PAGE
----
In this article Mary Grothe founder of House of Revenue shares her top lessons she learned as a CEO
As a 3x founder, I’ve learned several lessons and am starting to understand what it means to be a CEO. It’s one thing to get the title, especially as a founder because you can give it to yourself, but it is quite another to earn the title and use its power for good.
Here are the top 5 lessons I’ve learned as a CEO.
I have power and influence, even if I don’t want to believe it.
It took me a few years to realize that even though my organization is flat and everyone has direct access to me, my team doesn’t see me as a peer or friend. As an extrovert with a big heart, I am in this for my team and my clients, but the CEO title can unintentionally create fear, anxiety, nervousness, and intimidation with my team. With that, I have embraced its power and I ensure I enter into all conversations with calmness and curiosity. I get to create the environment and experience for each conversation. How I show up impacts my team member’s day and potentially how they show up to everyone in their life. If I show up poorly, it may cause frustration and negative emotions inside my team member who then spreads that to others at work and at home. The snowball effect can be damaging, therefore I choose to create a safe space for all conversations and ensure my response is calm, loving, professional, and helpful.
Overinflated titles cause title debt.
As a startup founder/CEO, it’s easy to assign big titles to team members to offset the inability to offer large comp plans and benefits out of the gate. However, those titles come with a price tag, often resulting in inflated egos, misalignment with responsibilities and expectations, and a future inability to add high-level, more distinguished team members as the company scales. I’ve learned to curb the desire to offer C-level and VP titles to team members until they reach a defined combination of tenure, experience, and proven accomplishments. Transparent and fair market value compensation plans are important to me, therefore I resist the urge to satisfy a team member’s ego with a large title they truly haven’t earned yet. It will serve them in the long run and it also serves my company, as there may be a day on our journey where we need to attract a high-level C-level or VP-level hire with a resume that trumps others, and if I do, it won’t make sense if others on our team have the same title with half the experience.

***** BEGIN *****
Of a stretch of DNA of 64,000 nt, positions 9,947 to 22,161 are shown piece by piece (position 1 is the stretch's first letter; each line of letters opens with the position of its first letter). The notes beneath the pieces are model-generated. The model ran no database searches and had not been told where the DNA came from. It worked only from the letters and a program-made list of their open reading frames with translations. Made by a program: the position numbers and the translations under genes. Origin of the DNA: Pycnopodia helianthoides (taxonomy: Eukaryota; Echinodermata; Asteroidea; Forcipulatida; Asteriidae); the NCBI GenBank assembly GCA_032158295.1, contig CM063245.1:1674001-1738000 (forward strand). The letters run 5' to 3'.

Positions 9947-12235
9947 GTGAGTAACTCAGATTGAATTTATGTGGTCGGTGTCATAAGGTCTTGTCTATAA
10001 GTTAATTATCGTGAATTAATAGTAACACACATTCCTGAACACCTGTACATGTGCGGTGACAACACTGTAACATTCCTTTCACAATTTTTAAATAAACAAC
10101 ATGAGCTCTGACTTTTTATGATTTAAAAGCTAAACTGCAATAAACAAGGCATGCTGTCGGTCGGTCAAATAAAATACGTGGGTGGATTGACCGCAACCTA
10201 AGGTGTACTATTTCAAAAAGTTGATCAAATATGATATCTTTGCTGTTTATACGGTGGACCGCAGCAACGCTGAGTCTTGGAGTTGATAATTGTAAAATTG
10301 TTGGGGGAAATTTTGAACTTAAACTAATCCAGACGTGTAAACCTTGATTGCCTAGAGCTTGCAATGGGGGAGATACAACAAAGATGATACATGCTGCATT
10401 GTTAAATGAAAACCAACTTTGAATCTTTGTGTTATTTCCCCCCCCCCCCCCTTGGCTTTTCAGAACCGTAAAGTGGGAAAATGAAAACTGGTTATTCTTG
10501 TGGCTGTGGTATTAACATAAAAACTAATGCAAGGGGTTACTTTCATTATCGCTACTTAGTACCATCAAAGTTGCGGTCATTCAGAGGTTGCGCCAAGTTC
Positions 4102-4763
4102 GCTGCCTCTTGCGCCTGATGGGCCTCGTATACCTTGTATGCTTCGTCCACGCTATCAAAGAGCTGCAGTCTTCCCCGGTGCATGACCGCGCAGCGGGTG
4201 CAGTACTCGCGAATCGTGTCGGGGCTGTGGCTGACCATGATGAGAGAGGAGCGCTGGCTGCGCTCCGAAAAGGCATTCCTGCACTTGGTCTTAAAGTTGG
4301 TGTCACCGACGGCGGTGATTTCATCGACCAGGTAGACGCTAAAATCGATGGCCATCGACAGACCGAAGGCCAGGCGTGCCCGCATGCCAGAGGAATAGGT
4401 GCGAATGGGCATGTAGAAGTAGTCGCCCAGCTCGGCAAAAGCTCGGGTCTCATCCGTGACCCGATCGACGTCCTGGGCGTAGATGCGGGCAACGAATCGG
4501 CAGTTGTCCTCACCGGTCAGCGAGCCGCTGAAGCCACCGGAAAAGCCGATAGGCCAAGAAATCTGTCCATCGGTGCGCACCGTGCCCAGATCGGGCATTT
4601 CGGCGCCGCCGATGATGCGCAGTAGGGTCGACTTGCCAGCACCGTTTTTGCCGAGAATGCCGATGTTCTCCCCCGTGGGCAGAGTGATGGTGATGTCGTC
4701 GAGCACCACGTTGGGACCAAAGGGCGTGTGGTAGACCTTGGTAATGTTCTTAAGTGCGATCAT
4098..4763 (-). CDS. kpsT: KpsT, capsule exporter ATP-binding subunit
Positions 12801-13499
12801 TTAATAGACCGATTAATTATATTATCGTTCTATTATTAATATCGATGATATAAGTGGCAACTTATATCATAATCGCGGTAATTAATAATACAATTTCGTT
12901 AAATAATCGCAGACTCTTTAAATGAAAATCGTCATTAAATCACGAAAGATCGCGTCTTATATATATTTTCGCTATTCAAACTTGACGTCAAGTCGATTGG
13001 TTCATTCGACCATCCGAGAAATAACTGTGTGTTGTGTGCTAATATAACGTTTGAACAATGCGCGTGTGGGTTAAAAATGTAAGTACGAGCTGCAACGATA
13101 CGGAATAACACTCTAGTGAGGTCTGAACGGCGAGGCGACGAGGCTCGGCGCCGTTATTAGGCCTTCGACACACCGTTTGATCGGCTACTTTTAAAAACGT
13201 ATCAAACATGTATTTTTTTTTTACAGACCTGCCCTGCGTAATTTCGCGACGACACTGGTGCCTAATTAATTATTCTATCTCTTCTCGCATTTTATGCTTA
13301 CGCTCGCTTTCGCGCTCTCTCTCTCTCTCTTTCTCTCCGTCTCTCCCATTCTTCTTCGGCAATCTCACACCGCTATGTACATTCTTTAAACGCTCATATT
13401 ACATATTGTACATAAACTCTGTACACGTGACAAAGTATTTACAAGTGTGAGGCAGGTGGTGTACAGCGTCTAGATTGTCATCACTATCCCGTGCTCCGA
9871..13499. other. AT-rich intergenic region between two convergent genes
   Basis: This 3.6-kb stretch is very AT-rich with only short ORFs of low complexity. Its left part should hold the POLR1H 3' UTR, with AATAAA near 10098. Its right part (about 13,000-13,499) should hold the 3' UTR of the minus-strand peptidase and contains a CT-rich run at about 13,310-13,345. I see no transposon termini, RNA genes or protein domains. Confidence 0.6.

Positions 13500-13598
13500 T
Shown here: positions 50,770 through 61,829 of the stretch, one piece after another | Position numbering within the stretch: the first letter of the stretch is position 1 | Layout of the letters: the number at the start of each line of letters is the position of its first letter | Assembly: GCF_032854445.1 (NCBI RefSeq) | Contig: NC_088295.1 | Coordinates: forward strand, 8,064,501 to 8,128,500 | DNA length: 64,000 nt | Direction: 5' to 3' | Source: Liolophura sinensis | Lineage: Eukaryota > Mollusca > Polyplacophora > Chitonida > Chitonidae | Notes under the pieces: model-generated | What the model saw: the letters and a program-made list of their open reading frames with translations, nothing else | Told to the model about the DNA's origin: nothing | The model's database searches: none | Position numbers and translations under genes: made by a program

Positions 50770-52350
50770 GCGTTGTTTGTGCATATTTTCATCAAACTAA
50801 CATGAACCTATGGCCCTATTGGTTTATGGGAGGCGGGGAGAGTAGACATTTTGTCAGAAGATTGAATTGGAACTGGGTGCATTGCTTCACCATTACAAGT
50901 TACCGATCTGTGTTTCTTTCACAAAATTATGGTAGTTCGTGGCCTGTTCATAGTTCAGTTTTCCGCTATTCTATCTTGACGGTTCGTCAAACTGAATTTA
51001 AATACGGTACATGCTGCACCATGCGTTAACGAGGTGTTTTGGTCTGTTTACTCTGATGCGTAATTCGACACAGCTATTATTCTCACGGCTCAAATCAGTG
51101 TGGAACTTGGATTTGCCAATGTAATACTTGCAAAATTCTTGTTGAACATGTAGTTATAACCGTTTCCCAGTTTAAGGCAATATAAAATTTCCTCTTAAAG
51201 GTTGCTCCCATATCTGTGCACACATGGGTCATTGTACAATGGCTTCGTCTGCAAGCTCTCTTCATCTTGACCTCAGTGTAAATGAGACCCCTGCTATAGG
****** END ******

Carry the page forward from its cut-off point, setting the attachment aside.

Team members may only serve me for a season, not a lifetime.
I cried during my first employee resignation. The thought that I didn’t provide a long-term opportunity for them devastated me. Four years later, I’ve learned to embrace that everyone will eventually leave, but I can create the best experience for them while they’re here and support them wherever they go. In fact, it’s become a practice that we embrace as a larger team and we always celebrate team members who “graduate” our company and secure a greater opportunity outside of our company. I’ve been known to serve people in various capacities long after they’ve been employed with us. My heart for them doesn’t change after they leave.
Everything is a choice.
Life is hard, being a CEO is harder. The ups and downs can be euphoria or utter devastation. I’ve learned to not take challenges too seriously or emotionally react, and I always choose to believe that God works everything together for our good, even when it doesn’t look like it at first. I choose how my calendar is blocked. I choose how I prioritize my tasks. I choose which clients we bring on. I choose who we employ. I choose how I respond to adversity. I choose to show up powerfully, from a place of love and light. I also choose to love everyone, regardless of the situation and remember that our time on earth is temporary, but the way I interact with people will leave behind a legacy I want to be remembered for.
It’s not about me.
At first, the CEO title fed my ego and made me proud. Now, my team’s success and my client’s success are what I live for. Shifting the emphasis from me to them has resulted in significant growth and profitability. I’ve worked hard to decrease the need for immediate gratification and to see my name in the spotlight. It felt so good for the first few years as a CEO to win awards and be on the Top 100 lists, but those faded quickly, and I was always thirsty for the next hit. Decreasing that desire has allowed me to create space for what matters most; serving and propelling people forward in life. As a CEO, that’s what the impact and power I have, and I plan to use it.